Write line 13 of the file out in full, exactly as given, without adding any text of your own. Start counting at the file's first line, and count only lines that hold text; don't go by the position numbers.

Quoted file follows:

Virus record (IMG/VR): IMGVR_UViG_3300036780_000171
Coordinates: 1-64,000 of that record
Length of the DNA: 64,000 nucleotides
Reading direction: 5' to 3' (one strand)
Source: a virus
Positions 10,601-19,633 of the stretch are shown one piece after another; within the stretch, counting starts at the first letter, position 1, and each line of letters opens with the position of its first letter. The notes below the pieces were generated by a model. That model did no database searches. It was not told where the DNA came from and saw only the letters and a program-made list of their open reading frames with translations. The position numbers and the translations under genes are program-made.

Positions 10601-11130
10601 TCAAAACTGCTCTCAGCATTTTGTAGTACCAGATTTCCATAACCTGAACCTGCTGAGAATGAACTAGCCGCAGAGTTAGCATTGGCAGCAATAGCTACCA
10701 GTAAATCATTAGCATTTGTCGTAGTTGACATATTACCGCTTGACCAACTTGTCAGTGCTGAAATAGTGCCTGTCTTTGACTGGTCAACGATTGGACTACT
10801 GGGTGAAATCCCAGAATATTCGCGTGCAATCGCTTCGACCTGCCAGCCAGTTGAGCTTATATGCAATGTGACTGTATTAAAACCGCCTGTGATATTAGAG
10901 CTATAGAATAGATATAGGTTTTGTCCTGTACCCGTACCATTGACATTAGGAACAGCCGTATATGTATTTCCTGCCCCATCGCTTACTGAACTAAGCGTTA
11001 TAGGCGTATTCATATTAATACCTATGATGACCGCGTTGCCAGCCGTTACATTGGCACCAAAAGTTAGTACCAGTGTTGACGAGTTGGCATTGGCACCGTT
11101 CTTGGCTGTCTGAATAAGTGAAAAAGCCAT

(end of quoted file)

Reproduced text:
11101 CTTGGCTGTCTGAATAAGTGAAAAAGCCAT